Contact email@example.com From North America: (510) 550 1173 In Israel: (077) 662 1230
Sherry Camhy, USA
“Moses” is drawn with silver and gold. The process is a very old one. It is known as Metalpoint. Long before graphite was discovered and pencils were invented, precious metals were used to make finely detailed drawings on specially prepared surfaces. Michelangelo, Leonardo da Vinci and Raphael created exquisite small studies using metalpoint. The images have grown more beautiful with age and stood the test of time.
Metalpoint is a slow and difficult medium to work with. The image must be built with even sized lines. The darks and lights are not easily developed. They are not erasable. The metal marks are invisible on paper. The secret is in the formula for the preparation of the surface which will make the drawing visible, the lines permanent and long lasting.
The parchment was carefully flattened, then stretched and artist’s tape was used to attach it to a board. Seven layers of a very thin mixture of polymer emulsion containing titanium white, calcium carbonate and rabbit’s skin glue was spread onto the parchment. The surface was gently stretched and lightly sanded after each of the layers were completely dry.
The image of Moses is drawn with sterling silver and fourteen and eighteen carat gold. Small lengths of various widths of the metals were cut then carefully shaped and placed in holders of appropriate sizes.
Creating the highlights in the drawing of Moses' hair and beard presented a challenge. White chalk would not work. It smudged and smeared. Erasing silver and gold to create lighter tones is not possible. The problem was solved by scoring tiny grooves with sharp metal points of various sizes and shapes into the soft surface of the parchment where the lights would be needed so that the lighter tones eventually became visible when the darks were drawn around them. The silver and gold lines used for the hair were kept on the surface of the parchment leaving the incised highlights crisp and white.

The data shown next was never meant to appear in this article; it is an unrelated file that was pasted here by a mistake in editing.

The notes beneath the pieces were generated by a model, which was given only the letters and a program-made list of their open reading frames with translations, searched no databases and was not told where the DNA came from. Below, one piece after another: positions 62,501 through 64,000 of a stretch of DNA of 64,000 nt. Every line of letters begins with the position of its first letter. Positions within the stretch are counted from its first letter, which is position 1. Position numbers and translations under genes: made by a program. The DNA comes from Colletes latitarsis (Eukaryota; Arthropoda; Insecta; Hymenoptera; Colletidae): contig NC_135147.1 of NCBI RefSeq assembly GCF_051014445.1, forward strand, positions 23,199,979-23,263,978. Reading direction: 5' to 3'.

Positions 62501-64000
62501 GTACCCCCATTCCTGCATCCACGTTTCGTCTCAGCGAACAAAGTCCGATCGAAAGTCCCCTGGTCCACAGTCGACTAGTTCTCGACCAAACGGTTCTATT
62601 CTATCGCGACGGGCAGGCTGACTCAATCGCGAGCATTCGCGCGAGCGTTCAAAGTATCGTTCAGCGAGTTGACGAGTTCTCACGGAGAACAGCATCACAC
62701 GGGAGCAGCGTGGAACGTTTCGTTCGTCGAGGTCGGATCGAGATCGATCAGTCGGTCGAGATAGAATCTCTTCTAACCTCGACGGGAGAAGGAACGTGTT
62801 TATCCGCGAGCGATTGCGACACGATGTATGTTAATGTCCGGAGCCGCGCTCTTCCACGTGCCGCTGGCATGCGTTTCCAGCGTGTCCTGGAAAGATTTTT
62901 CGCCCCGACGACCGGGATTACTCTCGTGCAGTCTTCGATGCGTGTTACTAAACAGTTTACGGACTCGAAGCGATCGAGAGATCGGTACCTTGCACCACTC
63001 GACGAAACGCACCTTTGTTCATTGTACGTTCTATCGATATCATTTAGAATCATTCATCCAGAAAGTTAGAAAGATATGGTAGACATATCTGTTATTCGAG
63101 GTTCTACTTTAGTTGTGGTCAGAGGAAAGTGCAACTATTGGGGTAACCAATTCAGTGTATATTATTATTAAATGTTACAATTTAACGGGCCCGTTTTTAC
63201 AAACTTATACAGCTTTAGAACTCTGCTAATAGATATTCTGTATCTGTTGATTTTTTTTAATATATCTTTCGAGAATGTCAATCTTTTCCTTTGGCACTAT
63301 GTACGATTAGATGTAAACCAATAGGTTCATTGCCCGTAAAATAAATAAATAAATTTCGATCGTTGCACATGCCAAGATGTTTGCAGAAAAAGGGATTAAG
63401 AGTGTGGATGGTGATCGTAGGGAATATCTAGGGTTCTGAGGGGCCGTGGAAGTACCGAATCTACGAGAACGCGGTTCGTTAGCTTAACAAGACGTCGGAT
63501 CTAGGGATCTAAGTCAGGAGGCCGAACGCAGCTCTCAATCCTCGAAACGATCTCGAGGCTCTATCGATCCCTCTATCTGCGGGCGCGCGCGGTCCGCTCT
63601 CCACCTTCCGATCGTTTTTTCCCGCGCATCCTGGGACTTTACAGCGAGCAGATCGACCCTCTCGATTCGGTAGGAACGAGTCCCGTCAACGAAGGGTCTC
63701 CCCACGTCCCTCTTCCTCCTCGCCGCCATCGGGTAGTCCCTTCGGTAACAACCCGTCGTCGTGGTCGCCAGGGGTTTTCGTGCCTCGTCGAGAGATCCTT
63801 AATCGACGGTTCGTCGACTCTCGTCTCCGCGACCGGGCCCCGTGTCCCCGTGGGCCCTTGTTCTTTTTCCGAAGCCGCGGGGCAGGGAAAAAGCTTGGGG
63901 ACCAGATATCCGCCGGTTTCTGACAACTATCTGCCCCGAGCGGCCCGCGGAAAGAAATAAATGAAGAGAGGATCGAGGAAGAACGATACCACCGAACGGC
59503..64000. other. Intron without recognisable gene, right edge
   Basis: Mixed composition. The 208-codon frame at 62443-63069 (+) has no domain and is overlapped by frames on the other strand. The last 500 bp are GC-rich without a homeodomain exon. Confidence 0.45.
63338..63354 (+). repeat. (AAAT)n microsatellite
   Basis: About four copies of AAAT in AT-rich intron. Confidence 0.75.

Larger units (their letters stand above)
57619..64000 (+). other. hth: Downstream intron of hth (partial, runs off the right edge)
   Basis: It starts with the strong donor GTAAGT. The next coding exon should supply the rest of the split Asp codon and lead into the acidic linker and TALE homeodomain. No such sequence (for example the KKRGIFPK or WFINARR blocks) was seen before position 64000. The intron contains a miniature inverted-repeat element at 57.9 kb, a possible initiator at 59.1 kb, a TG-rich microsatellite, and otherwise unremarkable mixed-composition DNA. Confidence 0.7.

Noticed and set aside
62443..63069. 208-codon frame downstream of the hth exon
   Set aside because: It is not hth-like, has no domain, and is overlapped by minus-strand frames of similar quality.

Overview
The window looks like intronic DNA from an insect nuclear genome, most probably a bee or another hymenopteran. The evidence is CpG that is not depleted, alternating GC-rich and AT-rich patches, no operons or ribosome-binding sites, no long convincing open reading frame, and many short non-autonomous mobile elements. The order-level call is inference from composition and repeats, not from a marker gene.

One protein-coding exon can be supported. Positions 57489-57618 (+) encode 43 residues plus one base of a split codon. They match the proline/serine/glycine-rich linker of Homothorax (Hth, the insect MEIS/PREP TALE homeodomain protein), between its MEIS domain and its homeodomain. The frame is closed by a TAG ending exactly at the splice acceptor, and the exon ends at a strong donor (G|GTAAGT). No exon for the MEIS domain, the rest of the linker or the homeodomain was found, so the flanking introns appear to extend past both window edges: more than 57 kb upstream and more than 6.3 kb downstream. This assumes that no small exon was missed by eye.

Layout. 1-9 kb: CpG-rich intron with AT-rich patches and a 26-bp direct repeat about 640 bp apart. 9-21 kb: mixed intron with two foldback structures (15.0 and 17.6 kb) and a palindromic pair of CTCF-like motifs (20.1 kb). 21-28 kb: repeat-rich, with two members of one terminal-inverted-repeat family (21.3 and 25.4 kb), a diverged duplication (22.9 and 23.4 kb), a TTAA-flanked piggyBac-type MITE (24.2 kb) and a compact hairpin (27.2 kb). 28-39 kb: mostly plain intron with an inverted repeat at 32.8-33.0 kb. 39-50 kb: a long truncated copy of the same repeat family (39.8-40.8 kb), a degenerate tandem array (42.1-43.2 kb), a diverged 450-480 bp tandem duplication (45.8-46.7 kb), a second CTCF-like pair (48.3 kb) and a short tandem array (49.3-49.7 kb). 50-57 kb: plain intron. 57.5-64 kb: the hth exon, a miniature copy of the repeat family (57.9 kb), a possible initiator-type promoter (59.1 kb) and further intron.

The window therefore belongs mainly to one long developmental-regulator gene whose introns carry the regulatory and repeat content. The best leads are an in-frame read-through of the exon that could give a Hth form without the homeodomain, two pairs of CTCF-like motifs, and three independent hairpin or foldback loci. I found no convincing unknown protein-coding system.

Gold is rarely used in metalpoint. Lines made with gold are not golden. They are, however, distinctly darker than those that can possibly be made with any other metal. Unlike other metals which change in color when exposed to the atmosphere, it is permanent and unchanging. Gold was used for the darkest accents in the drawing.
Silver is usually the metal chosen for metalpoint because of the delicate range of values it can create. The beauty of a silverpoint drawing is incomparable. The luminous color of the silver slowly tarnishes becoming ever subtly darker, mellower in color and uniquely elegant.
The Image of "Moses" will evolve with time just as the example of the life of Moses endures in the hearts of the Jewish people and the history of the world.
Sherry Camhy's work is in the permanent collection of the Israel Museum, the New Orleans Museum of Art, the Telfair Museum of Art, Savannah, GA, and the New York Public Library. Her work has been on exhibit in the Katonah Museum of Art, Katonah, NY, The Parrish Museum, Southampton, NY, and The Aldrich Contemporary Art Museum, Ridgefield, CT, and reviewed in ArtNews, FineArtConnoiseur, and Drawing magazines, among others. She is the author of Art of the Pencil, and teaches at New York University, The Art Students League, The School of Visual Arts, and The New York Academy of Art. Her studio is located at 526 West 26 Street, New York, NY and her website is www.sherrycamhy.com